Crops require right mix of three nutrients viz. nitrogen, phosphorus, and potassium or NPK (N helps in plant growth and development, P not only accelerates blooming and the growth of roots but also helps plants to withstand stress and K helps the process of photosynthesis and is essential to plant growth). Imbalanced use of N, P and K leads to the loss of fertility of the soil over a period of time, which affects efficiency of fertilizer use and crop productivity. Urea, the only controlled fertilizer, is sold at statutory notified uniform sale price and decontrolled Phosphatic and Potassic fertilizers are sold at indicative maximum retail prices (MRPs). While the prices of urea are fixed and subsidy levels float, it is the other way round in case of P and K. The current price of urea at Rs 5,360/tonne is low (due to subsidy) in relation to about Rs 28,440 per tonne of DAP and Rs 18,980 per tonne of MoP. Favourable pricing policy of urea in comparison to those of other two nutrients has driven farmers to over use urea. For instance, as against recommended doses of N:P:K in the ratio of 4:2:1, empirically observed consumption ratio was skewed at 6.1:2.5:1 in 2017-18. Though it has improved from 8:2.7:1 that prevailed in 2013-14, it does not necessarily imply that usage of urea in agriculture has come down. Further, the hike in the subsidy on non-urea fertilizers on 31 July, 2019 to make available farm nutrients at affordable prices is a welcome step, albeit a ‘baby step’, it is unlikely to significantly correct imbalanced use of fertilizers. Measures like neem coating of urea has reduced its diversion to non-agriculture purposes which makes it appear as if its actual consumption in the sector has declined.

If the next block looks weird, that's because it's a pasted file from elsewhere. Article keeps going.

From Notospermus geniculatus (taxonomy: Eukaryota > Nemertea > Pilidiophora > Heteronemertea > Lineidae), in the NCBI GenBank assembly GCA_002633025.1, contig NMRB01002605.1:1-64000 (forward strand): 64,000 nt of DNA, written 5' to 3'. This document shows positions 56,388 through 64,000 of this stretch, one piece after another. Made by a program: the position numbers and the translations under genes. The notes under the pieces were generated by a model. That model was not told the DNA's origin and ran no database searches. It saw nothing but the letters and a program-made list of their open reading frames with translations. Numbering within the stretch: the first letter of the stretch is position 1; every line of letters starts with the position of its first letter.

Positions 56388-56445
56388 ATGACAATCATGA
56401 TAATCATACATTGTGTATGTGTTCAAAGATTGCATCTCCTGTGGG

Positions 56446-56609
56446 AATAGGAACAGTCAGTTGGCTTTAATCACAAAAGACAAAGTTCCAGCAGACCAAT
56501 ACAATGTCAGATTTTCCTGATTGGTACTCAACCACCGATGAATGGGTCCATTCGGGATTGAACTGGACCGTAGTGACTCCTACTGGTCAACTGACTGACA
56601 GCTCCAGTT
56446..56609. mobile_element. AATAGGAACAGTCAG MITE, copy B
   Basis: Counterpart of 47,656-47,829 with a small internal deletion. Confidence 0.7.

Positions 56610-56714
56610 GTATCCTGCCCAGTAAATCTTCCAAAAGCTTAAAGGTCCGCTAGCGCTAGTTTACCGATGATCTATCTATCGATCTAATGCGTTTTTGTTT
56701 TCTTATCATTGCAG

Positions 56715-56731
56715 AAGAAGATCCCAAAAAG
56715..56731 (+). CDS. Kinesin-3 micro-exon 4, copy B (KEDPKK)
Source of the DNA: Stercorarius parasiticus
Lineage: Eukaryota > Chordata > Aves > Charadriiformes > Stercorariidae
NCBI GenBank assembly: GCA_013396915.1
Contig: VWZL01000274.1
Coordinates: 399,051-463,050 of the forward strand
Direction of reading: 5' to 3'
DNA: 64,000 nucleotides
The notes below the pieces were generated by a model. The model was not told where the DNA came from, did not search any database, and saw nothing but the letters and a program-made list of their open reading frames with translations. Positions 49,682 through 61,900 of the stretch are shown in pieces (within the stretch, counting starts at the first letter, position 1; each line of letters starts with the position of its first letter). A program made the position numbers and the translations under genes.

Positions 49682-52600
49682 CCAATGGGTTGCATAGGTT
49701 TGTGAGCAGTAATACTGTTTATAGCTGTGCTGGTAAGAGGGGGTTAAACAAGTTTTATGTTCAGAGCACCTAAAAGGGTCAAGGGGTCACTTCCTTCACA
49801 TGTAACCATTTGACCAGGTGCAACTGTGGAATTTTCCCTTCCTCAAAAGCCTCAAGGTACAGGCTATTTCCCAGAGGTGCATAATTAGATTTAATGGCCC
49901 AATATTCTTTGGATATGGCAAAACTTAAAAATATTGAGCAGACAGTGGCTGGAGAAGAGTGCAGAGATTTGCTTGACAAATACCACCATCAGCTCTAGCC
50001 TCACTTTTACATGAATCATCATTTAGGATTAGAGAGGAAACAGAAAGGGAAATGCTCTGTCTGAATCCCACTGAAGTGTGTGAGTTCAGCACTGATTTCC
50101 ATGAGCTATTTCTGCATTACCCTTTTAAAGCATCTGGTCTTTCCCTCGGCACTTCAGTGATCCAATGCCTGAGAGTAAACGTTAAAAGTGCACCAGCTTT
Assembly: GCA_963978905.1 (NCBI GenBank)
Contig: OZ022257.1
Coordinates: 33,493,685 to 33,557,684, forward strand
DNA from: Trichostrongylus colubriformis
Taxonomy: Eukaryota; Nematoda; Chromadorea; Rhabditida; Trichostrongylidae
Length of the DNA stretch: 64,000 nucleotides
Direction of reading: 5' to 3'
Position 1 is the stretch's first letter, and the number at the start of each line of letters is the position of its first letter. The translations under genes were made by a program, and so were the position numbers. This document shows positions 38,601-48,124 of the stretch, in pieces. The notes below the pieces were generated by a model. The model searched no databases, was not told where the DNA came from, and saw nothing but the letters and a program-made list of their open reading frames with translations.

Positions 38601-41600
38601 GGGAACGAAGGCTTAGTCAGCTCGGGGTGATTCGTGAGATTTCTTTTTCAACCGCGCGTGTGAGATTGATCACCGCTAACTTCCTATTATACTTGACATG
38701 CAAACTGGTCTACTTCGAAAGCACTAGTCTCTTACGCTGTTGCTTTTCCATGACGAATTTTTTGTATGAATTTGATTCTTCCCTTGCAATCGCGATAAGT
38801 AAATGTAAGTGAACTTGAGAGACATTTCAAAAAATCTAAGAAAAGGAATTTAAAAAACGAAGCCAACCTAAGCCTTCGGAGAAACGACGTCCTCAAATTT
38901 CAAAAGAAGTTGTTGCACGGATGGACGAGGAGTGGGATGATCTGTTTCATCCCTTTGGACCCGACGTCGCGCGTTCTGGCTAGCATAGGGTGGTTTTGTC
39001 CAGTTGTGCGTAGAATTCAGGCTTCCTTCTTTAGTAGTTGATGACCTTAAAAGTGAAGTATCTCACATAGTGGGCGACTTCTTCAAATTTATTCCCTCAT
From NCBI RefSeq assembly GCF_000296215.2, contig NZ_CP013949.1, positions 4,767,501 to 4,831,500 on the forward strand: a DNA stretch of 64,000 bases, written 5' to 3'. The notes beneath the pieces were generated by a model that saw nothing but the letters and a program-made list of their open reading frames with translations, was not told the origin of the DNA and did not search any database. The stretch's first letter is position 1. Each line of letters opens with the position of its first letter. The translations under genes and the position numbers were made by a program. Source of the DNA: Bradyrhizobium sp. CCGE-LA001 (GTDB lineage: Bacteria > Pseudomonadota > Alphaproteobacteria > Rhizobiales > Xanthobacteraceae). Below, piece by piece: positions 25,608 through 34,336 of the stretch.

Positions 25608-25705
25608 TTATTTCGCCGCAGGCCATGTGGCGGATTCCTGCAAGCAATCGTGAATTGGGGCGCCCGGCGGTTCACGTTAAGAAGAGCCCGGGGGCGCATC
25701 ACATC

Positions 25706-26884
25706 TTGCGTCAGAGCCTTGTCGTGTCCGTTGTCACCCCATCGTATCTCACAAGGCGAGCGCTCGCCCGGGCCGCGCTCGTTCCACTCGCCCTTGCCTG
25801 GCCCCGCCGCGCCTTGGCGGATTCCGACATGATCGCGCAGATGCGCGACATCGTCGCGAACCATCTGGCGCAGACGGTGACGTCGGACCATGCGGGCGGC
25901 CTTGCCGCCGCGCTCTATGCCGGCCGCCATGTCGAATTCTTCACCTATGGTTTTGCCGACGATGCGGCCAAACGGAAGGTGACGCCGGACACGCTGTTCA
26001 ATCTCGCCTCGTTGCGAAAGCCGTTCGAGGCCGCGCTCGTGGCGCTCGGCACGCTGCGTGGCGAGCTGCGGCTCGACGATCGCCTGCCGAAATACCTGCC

Cash transfer directly to the farmer in lieu of fertilizers at subsidised prices will benefit them as they would be empowered to choose the fertilizer combination best suited to their soil texture without the influence of the distorted price relatives of NPK. Given the gross cropped area (GCA) of 195.1 million hectares and that the Government has provided Rs 1,02,872 crores in B.E. 2019-20 (including Rs 22,876 crores approved on 31.07.2019) on account of fertilizers subsidy, average subsidy works out to Rs.5233/ha. If cash amount @ Rs. 5250/ha. is transferred in lieu of fertilizers subsidy to semi-medium farmers (middle group) and to others in a graded system, in inverse order of their land resources, it would have a total financial implication of Rs 1,05,321 crores (Table below).

The above model of DBT would result in three important advantages. Firstly, it will save domestic resource costs (DRCs) in production of urea in excess of ‘real’ demand as farmers would not over use urea. Pulses, for instance, being self-nitrogen fixing crops, do not require use of urea. At the same time, soil health will improve and productivity levels will augment considerably. Secondly, it will address the issue of ‘inequity’ as marginal farmers need more assistance compared to other farmers. Thirdly, the total bill on account of fertilizers subsidy can be contained, at least for next few years. It will be a ‘win win’ situation if the Government walks the last mile in fully implementing DBT in case of fertilizers subsidy.

Ashok Vishandass is Professor (Applied Economics), Indian Institute of Public Administration and former Chairman (CACP), New Delhi. Views expressed are personal